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Cutthroat Trout

Cutthroat Trout
Scientific Name: 
Onchorhynchus clarki

Cutthroat trout are named for the bright red-orange streak in the fold under the jaw. Cutthroat are native to many mountain streams, lakes and rivers.

They are great indicators of water quality, since they prefer very clean, pristine waters. They have been introduced into many of the high mountain lakes. Cutthroat prefer colder water than do the closely related rainbow trout.

Fish Habits: 

Spawning takes place in the late spring in small tributary streams. The female digs a redd in the gravel with her tail. Cutthroat may spawn more than once and with different partners. Both the male and female are aggressive if other fish try to spawn too close to their redd. Once spawning has been completed, the female will use her body and tail to displace gravel upstream of her redd to cover it. They may spawn during the day or night. The eggs will hatch in about five weeks, early in the summer.

The small cutthroat trout may live in the stream where they were born, migrate to another stream, or migrate to a lake. In many rivers, cutthroat will migrate in the fall, over-winter, and move back to their summer home. You may find yourself angling for cutthroat during only one season in order to find cutthroat large enough to catch.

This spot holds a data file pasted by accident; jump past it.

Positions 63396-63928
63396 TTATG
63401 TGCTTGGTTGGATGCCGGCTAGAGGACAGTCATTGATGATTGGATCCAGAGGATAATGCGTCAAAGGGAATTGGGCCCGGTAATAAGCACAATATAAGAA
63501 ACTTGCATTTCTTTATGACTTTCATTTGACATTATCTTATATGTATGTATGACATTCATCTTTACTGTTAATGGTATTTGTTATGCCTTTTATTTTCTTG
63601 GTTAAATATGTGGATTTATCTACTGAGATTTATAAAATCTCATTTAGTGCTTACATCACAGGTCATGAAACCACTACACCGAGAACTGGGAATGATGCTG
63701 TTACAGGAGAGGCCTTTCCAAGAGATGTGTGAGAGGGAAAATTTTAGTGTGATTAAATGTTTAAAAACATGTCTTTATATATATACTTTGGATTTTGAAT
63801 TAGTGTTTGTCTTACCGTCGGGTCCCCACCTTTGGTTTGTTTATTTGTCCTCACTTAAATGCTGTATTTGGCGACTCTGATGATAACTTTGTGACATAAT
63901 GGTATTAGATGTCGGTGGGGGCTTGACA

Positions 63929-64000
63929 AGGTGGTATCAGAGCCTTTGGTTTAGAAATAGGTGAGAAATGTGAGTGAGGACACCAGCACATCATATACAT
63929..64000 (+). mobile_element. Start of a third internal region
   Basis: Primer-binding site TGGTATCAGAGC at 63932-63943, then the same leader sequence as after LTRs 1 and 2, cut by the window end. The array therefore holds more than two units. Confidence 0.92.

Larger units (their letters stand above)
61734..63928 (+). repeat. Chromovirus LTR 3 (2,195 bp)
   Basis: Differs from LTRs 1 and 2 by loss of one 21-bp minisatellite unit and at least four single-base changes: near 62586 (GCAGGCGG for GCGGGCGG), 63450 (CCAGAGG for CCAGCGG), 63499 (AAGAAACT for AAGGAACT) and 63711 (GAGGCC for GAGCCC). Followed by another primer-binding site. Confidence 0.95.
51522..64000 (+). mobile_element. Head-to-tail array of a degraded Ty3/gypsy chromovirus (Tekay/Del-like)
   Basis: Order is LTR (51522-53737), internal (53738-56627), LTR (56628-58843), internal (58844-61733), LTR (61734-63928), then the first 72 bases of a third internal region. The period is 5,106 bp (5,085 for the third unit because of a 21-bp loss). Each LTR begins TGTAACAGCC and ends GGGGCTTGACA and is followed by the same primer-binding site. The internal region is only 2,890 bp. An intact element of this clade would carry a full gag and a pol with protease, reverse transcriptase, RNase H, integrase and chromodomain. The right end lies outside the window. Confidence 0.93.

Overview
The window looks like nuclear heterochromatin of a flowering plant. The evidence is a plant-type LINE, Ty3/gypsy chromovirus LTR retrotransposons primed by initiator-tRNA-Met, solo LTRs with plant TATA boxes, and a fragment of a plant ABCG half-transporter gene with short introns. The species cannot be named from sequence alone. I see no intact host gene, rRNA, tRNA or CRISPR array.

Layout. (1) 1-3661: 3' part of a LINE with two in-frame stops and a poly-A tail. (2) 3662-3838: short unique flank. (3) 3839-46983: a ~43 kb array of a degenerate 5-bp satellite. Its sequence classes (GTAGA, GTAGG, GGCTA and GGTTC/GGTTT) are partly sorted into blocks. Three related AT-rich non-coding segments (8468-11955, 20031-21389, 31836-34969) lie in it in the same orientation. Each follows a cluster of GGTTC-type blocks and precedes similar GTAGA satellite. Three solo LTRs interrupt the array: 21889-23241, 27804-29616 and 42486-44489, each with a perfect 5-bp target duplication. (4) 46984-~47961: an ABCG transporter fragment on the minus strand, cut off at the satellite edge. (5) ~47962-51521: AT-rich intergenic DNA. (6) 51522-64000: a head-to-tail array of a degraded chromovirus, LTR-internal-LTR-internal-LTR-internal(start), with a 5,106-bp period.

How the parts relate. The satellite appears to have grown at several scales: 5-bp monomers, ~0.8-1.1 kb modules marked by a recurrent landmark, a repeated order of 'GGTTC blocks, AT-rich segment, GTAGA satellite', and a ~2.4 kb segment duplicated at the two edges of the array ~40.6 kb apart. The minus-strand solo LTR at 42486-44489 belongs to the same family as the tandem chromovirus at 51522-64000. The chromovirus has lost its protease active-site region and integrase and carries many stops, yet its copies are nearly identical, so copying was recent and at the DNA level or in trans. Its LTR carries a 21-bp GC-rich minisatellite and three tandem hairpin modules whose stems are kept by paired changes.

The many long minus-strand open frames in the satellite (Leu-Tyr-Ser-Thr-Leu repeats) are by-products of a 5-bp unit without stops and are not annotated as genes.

Like the rainbow, their size and age of sexual maturity varies. Cutthroat are usually three years old when they spawn for the first time.

Fishing Tactics: 

Cutthroat trout will feed on aquatic and terrestrial insects. They feed along the surface, but may take insects at any level in the water. Larger cutthroat may feed on smaller fish when available.

The cutthroat trout is one of the most popular sport fish in the state. They feed aggressively, rising freely to dry flies. Fine leaders and small fly patterns are useful, but not necessary, for successful fishing.

They also take nymphs, wet flies, bucktails, spinners, spoons, and natural bait such as worms or maggots.

Lightweight fly and spinning setups are ideal for most streams and lakes. Heavier tackle is handy for the bigger cutthroat found in the large rivers and lakes of southeastern Idaho.

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